It made me sad, though, to have to explain this word to him.  As much as his own mother has let one slip, he has never said a bad word.  He has walked past teenagers in the mall saying them, even had some older kids at baseball camp saying a certain choice word that is a synonym for the more juvenile word poop (I was there to witness it), but he has never repeated a word or asked about the words until now.  I almost want him to start running around the house saying, “Poopy Head” just to bring us back to a more simpler time.  He is 7, going into 2nd grade and I feel my baby slipping away.  And I’m not f’in happy about it.

Wednesday, July 11, 2012

School’s Out but Learning is Still In

I have been writing articles for parenting and family magazines throughout the U.S.  This article appeared in Northeast Pennsylvania Family in their June 2012 issue.  Here's the link:

School’s out for the summer and the cheers of children can be heard far and wide. Summer is a time to relax and enjoy the endless days of sunshine and play. It is also a time to reinforce all the skills learned during the previous school year.

According to the National Summer Learning Association, all young people experience losses in learning when they do not participate in stimulating educational activities during the summer. Research spanning 100 years shows that students typically score lower on standardized tests at the end of summer vacation than they do on the same tests at the beginning of the summer.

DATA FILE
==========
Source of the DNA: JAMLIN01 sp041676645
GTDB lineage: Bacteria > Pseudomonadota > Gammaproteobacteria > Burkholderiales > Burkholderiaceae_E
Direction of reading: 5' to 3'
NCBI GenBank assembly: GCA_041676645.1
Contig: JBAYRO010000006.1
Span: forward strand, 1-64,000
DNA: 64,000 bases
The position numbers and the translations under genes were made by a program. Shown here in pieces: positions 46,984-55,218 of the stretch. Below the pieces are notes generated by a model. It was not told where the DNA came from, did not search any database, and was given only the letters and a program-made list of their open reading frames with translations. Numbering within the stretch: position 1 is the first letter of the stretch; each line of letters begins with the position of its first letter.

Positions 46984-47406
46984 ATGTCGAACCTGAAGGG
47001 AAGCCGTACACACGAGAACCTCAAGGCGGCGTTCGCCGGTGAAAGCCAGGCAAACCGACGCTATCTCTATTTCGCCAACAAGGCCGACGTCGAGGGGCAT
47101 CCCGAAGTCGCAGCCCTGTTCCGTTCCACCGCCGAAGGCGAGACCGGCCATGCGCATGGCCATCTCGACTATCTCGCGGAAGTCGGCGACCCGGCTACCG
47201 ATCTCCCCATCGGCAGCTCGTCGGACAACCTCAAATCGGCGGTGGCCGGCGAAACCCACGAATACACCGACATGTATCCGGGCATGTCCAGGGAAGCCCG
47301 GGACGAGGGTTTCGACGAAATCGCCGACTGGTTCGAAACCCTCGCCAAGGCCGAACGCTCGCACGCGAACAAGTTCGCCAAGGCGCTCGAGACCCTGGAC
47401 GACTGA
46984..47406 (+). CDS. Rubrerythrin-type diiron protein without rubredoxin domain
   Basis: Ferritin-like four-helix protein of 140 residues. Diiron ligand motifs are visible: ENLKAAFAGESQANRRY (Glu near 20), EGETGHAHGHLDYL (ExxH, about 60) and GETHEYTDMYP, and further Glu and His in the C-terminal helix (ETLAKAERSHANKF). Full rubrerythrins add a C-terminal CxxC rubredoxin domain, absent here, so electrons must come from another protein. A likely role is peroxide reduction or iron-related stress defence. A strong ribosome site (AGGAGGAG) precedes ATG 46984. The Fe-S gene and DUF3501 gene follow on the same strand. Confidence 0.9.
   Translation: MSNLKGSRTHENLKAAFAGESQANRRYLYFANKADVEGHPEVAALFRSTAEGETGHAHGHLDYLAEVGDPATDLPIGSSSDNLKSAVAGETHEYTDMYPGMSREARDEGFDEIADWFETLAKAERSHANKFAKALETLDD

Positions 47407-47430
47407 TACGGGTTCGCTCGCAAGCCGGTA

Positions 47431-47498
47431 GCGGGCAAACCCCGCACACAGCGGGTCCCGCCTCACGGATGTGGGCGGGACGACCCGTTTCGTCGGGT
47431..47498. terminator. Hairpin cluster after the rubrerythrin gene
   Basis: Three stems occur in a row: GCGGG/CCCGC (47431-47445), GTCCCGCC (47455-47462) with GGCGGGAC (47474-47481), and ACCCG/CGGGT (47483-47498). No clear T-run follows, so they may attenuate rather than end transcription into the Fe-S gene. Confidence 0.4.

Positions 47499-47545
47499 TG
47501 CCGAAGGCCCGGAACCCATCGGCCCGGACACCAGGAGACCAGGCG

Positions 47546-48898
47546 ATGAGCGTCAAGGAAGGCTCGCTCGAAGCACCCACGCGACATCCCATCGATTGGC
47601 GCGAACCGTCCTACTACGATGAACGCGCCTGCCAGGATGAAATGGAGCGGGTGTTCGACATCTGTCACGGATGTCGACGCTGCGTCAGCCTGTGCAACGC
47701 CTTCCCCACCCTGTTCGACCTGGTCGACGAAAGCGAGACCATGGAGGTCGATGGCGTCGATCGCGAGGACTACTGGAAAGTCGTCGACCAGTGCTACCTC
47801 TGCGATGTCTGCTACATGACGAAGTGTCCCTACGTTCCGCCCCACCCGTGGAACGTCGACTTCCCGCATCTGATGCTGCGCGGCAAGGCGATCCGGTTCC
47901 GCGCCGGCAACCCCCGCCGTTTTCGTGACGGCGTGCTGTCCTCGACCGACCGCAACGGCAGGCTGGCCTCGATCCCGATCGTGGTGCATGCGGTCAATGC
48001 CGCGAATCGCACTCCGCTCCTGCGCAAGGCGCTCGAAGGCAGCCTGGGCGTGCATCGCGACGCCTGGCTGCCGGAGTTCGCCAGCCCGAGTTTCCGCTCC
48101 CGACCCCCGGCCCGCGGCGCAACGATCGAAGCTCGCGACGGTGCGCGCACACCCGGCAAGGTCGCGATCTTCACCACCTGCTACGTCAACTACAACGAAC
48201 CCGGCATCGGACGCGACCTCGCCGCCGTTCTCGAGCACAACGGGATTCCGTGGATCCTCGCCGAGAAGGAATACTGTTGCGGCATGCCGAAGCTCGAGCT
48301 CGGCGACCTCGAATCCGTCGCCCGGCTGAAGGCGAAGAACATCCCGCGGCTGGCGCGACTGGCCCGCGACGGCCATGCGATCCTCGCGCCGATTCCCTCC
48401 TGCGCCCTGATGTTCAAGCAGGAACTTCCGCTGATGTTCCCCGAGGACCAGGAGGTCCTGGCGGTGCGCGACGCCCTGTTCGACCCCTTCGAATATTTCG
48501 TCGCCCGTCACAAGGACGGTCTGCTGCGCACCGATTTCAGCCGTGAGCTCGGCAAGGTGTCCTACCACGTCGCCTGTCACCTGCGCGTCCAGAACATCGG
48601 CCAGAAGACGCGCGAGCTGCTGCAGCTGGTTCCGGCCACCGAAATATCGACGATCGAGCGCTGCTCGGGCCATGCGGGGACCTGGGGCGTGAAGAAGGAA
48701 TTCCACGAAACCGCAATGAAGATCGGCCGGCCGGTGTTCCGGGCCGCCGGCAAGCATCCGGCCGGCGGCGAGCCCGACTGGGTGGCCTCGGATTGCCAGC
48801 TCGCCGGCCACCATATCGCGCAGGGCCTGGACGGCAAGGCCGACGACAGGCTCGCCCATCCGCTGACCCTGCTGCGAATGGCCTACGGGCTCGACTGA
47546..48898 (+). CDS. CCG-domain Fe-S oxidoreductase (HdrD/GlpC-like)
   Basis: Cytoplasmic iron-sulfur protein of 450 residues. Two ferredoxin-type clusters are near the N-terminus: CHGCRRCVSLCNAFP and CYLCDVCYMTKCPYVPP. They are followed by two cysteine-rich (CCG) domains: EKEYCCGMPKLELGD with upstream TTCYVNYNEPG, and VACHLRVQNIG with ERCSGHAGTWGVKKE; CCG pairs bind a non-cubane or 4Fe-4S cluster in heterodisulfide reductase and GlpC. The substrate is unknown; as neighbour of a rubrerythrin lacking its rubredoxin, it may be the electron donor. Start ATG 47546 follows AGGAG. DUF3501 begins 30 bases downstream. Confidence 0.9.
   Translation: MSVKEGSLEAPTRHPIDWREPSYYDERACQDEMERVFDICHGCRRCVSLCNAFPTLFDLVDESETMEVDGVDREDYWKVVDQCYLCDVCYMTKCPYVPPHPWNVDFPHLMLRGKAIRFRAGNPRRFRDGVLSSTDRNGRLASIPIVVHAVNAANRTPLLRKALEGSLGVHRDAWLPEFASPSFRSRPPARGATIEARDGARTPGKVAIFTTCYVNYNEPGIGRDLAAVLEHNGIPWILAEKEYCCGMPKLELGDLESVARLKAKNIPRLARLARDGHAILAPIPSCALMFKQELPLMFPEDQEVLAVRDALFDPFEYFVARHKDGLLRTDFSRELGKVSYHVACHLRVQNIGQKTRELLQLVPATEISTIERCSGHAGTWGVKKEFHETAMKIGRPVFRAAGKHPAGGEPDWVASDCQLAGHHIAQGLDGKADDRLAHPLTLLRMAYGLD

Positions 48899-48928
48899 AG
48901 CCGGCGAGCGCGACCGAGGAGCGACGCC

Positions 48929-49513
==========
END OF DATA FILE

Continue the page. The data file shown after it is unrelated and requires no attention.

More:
Maybe parents are somewhat resistant to the idea of summer learning, too, for different reasons. Some parents do not quite know how to reinforce the skills, while others simply do not understand the benefit. “Let kids be kids and enjoy their summer vacation,” some parents might say remembering their own youthful summers full of play. However, according to a study by Dr. Harris Cooper, professor of psychology at the University of Missouri-Columbia, when students return to school after a long summer vacation, they've lost one to three months worth of learning.

“Academic regression is real,” says Dr. Richard Tomko, Superintendent of Schools in a K-12 public school district in NJ and partner of Tomko, Tomko and Associates, an educational consulting firm. “Parents who do not foster plans to extend their children's learning into the summer are usually parents of children who struggle at the beginning of the school year.”

Summer is a time for fun and relaxation, and keeping learning in summer can be just that, too. “It is important for every parent to realize that it is the summer, and summer must be fun!” Tomko says. “Children have worked hard all year and now they feel the payoff is the fun-filled days of summer vacation. The learning component must be incorporated in summer fun activities and cannot be hours in length. Quick learning interventions will help reiterate topics and stall regression.”

Start thinking creatively and allow your child to learn naturally in real-life settings. When you think about the various topics your child learns about in school, you will be pleasantly surprised at how easy and fun it can be to incorporate “lessons” into everyday summer life.

Ready, Set, Read!